R.M.S. Olympic - 1991 Auction Photo Gallery


 

Near the end of 1991, maritime artist Ken Marschall and I learned about an up-coming auction of fittings from Olympic.  Because this was the first major auction of items from the White Star liner since her dismantling in 1935, we made plans to fly to Newcastle and attend, not only to purchase a few things but also to document photographically a collection that would be split up and more than likely never be seen by the public again.  Presented here is a gallery of photos taken the day before the auction.

 

An amazing amount of Olympic woodwork had been stored in a barn since the 1935 auction.
During Olympics 1932-1933 refit, the fore and aft first-class staircases were painted various shades of avocado green and blue.
A general view of items as seen at the viewing prior to the auction.  In the foreground is a washbasin from one of the postal clerk's cabins.
Detail of carving and a door from one of the four first-class staircase entrance vestibules.
Some of the most elaborate carving on the staircase was found on the panels that announced each deck level.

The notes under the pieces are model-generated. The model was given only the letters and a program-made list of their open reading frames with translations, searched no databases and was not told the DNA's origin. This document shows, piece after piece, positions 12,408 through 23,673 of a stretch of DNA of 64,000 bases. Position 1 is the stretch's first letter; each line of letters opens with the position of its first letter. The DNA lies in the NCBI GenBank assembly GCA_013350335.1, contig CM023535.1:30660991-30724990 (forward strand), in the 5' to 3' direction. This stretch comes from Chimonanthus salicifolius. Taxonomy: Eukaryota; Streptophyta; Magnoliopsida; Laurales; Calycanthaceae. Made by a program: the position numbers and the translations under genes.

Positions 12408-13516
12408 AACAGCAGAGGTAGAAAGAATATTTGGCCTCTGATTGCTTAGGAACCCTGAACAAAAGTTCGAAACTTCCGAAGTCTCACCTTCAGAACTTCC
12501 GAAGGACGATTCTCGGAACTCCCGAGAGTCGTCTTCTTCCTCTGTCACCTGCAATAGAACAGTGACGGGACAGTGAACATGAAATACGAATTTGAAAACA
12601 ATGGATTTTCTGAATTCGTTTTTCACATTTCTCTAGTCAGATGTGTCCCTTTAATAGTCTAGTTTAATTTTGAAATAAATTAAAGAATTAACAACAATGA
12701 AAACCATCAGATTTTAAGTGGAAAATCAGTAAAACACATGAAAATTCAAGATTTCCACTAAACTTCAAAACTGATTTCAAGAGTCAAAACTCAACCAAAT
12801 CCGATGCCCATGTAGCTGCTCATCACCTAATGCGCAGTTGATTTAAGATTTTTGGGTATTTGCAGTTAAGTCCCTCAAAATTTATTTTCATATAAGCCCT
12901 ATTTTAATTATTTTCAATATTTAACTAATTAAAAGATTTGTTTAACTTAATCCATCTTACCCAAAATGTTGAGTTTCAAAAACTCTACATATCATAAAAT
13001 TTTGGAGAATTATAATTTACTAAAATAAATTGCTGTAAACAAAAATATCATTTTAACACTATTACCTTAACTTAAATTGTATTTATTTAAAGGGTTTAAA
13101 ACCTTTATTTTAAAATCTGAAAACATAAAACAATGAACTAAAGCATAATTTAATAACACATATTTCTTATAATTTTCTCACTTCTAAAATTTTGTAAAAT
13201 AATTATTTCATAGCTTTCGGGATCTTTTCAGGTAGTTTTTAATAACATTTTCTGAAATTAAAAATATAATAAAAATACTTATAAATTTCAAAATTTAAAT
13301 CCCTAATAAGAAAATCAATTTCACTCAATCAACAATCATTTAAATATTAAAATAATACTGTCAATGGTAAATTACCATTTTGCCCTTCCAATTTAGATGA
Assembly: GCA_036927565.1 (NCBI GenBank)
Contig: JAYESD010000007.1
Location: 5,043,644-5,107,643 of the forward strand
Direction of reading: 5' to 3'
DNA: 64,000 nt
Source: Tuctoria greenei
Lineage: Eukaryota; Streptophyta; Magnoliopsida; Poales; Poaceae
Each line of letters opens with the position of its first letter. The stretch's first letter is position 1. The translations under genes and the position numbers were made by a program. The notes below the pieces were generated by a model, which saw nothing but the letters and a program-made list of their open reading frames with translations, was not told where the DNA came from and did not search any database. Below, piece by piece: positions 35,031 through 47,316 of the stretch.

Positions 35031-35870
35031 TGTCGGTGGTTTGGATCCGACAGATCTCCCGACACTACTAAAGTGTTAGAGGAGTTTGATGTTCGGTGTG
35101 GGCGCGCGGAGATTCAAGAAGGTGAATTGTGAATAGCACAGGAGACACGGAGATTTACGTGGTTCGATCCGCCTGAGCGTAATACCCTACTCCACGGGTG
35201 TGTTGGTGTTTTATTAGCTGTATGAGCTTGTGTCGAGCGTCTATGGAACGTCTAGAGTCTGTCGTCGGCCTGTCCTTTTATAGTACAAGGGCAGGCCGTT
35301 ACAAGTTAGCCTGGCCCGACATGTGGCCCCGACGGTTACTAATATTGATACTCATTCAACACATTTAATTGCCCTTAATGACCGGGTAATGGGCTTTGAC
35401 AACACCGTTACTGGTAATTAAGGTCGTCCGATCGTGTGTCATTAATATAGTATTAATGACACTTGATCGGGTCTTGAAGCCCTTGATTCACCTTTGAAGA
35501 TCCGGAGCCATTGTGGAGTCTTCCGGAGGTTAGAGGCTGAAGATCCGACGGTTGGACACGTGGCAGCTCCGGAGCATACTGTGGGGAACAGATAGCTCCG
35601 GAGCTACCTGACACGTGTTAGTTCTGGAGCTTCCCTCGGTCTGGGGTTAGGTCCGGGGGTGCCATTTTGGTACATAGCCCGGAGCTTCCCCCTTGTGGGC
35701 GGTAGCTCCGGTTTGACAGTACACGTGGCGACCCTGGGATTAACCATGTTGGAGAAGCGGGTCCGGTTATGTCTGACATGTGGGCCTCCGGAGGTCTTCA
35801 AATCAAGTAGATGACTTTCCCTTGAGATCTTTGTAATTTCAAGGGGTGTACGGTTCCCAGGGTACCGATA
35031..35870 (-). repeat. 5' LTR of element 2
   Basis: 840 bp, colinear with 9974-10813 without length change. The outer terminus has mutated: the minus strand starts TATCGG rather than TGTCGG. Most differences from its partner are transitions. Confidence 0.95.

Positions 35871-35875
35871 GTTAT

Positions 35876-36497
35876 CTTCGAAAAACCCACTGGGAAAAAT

Another example this one from A Deck, which once held a clock.

Considering that these pieces were stored in a barn for 56 years, most of them were still in remarkable condition.  Some pieces did not fare so well, however.

Two entrance doors from the forward first-class staircase vestibules.  There were only four of these doors on the ship. 

Although the brass letters themselves are gone, their outline still remains.

One wonders where the brass lettering went.
A close-up of carving detail from the Promenade Deck staircase landing.
Someone cobbled this staircase woodwork together after the 1935 auction.  How would you like to store you ship books in this bookcase?

Each newel face on Olympic was unique in design and execution.  A quick count reveals that there were over 200 individual newel faces on board.

One of the few newel posts from which the green paint had been stripped before the 1991 auction.

This is the only newel of this shape at the auction. Taller than most, it was located at the landing of each staircase.

The clock surround from the aft staircase.  The more-elaborate version from the forward staircase is currently at the Southampton Maritime Museum.

Carving detail from the clock surround.

The original clock was not included in the 1991 auction.

And yet more detail from the clock surround....

The forward entrance doors to the first-class Lounge on A Deck.

Detail of the carving and handles on the forward entrance doors to the first-class Lounge.

Of the four pillars of this type in the Reception Room, only three and a half were at the sale.  What happened to the other half pillar is a mystery.

The color of these pillars is interesting.  They were either never painted green or were stripped sometime since the 1935 auction.

Need a column?